The first and most.
These two words define our world. They defined me in my past and still cry out from my flesh. They blind us of the glory of the gospel. A gospel that wants to turn our value system upside down.
Being “first and most” fits in with a modern view of success and importance. We fool ourselves into thinking we’re missing out on life by not partaking in a worldly view that will ultimately leave us empty. Putting ourselves first and making the most out of “me-almighty” is a great way to be “puffed up” but a terrible way to live life.
But truthfully, living that way comes natural to me. Until I met Christ I lived as a young man convinced that I must become first – get ahead of everyone else by any means necessary, take part in the game of life along with everyone else by seeking pleasure in temporary, unfulfilling things.
Make much of myself and the world will make much of me.
Looking back, I knew there had to be something more, but didn’t have time to consider what it was. Especially in my younger years, I was at the mercy of a swiftly moving stream of influence towards the “first and most” mentality. Time wasted thinking or meaning or purpose meant falling behind and being second or, heaven forbid, last!
The world’s system seemed so burdensome: get noticed, get the girls, get wasted, get the friends, get ahead, get the grades, get the most, get happiness? Fulfillment? Purpose? These things left me more empty than when I first began. They testified to my heart a need. A need for something more. More than this world could give.
By trying to be first in life we instantly put enormous pressure on ourselves to remain first. Stay ahead. And by virtue of our selfish desires to stay first, we must rely on our own power to do so. This is unsustainable and not the way we’re made to operate. We are made to worship.
Being the most in God’s upside-down Kingdom is the exact opposite of what the world would tell us. Jesus corrects the disciples misunderstanding and turns “greatness” on its head by comparing his Kingdom to a child.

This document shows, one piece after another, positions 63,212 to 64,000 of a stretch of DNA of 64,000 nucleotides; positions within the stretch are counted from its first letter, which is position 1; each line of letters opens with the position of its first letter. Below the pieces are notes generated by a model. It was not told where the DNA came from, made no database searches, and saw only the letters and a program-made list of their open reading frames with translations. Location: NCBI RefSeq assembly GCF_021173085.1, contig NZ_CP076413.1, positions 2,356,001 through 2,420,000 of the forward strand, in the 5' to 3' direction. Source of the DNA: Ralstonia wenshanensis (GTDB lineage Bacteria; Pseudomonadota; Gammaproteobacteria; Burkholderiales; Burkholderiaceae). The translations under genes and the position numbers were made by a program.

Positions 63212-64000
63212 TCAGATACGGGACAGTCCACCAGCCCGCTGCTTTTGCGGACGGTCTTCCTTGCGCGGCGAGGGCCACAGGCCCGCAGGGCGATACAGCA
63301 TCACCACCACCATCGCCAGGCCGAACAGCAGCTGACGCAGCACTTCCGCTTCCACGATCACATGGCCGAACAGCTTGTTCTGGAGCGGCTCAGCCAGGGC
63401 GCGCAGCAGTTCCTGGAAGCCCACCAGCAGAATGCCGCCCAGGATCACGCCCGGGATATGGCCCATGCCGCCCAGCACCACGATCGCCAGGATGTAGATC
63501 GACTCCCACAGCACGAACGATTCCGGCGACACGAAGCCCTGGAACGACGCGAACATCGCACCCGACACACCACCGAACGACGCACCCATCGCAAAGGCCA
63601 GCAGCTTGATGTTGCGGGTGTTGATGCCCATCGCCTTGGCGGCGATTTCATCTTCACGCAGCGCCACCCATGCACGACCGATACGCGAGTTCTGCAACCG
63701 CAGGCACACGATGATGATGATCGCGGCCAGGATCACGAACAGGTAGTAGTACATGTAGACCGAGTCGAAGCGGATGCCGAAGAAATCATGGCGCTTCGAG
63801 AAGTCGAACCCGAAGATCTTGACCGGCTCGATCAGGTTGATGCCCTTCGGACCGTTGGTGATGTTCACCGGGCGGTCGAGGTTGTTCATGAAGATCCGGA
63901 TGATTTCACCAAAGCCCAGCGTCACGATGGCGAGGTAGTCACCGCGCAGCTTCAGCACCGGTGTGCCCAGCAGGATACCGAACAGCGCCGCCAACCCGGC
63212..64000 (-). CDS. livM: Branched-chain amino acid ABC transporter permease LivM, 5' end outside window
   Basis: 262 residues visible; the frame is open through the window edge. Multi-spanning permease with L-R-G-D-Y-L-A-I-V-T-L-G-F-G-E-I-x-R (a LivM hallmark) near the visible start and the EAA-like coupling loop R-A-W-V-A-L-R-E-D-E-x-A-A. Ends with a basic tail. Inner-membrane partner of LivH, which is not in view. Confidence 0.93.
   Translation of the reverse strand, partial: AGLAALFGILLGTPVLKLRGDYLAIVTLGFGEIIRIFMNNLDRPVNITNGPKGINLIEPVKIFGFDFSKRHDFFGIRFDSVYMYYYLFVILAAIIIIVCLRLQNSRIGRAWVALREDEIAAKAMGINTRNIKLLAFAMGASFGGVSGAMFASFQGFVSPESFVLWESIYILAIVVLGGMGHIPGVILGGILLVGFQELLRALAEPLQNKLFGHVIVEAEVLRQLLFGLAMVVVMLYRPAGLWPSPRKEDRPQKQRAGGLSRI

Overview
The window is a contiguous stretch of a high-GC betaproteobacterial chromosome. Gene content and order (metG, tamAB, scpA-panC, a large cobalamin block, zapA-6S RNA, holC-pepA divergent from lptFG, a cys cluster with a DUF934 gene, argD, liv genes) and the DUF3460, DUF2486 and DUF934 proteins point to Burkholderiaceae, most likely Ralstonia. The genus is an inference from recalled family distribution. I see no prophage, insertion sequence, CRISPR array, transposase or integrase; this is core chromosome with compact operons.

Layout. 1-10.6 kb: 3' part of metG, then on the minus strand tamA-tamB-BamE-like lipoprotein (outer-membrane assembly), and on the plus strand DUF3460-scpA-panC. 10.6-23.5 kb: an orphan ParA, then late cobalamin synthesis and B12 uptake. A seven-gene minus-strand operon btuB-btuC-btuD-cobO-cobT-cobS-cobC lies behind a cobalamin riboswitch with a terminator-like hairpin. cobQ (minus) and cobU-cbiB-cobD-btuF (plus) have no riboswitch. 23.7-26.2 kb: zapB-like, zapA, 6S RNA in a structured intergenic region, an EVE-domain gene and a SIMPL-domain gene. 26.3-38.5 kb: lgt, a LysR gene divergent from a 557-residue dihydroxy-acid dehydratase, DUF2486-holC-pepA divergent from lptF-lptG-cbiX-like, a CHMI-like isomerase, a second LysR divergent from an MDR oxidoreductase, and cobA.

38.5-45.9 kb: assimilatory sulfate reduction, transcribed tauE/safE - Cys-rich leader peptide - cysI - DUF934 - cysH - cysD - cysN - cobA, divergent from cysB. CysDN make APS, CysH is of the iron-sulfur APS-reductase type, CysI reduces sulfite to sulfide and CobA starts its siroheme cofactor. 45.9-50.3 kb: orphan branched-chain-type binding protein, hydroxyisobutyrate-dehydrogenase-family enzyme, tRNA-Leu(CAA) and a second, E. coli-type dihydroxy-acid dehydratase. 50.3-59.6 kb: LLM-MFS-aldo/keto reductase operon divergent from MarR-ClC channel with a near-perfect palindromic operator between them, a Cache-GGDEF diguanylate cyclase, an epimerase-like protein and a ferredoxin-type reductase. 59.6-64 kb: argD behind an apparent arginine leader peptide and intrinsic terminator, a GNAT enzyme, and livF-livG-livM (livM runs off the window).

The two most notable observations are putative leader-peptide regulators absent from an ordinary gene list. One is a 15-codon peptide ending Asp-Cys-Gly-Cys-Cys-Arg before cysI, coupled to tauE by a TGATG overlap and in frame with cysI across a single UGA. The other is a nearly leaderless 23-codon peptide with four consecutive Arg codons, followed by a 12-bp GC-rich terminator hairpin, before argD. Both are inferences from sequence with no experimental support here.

Being “first and most” doesn’t fit the shape or aim of the God-Man who came to “serve and give his life as a ransom for many.”
Being the last and least isn’t about getting trampled by the world. It’s about believing that the gospel fundamentally changes our life’s economy. What once had value now is darkened by the shadow of God’s glorious grace in Jesus. He is now the treasure hidden in a field worth selling everything for. He is now our hearts desire. He is now the Lord of our lives. So that put’s me in place as I’m unable to save myself or give myself any sort of real, lasting purpose. Realizing Christ’s obedience in His death, I clearly see His love and am catapulted into life with that same love for others. I’m humbled by it. So I begin seeing the world as God does. “The Last and Least” is about putting others first and myself last. It’s about remaining a servant, the least, so that God will be made glorious in my humility.
This my heart’s desire even though I fail miserably. He is faithful to forgive me when I do. My confidence comes not from my own ability but in the ability afforded to me by his grace. Jesus help us to be the last and least, your servants!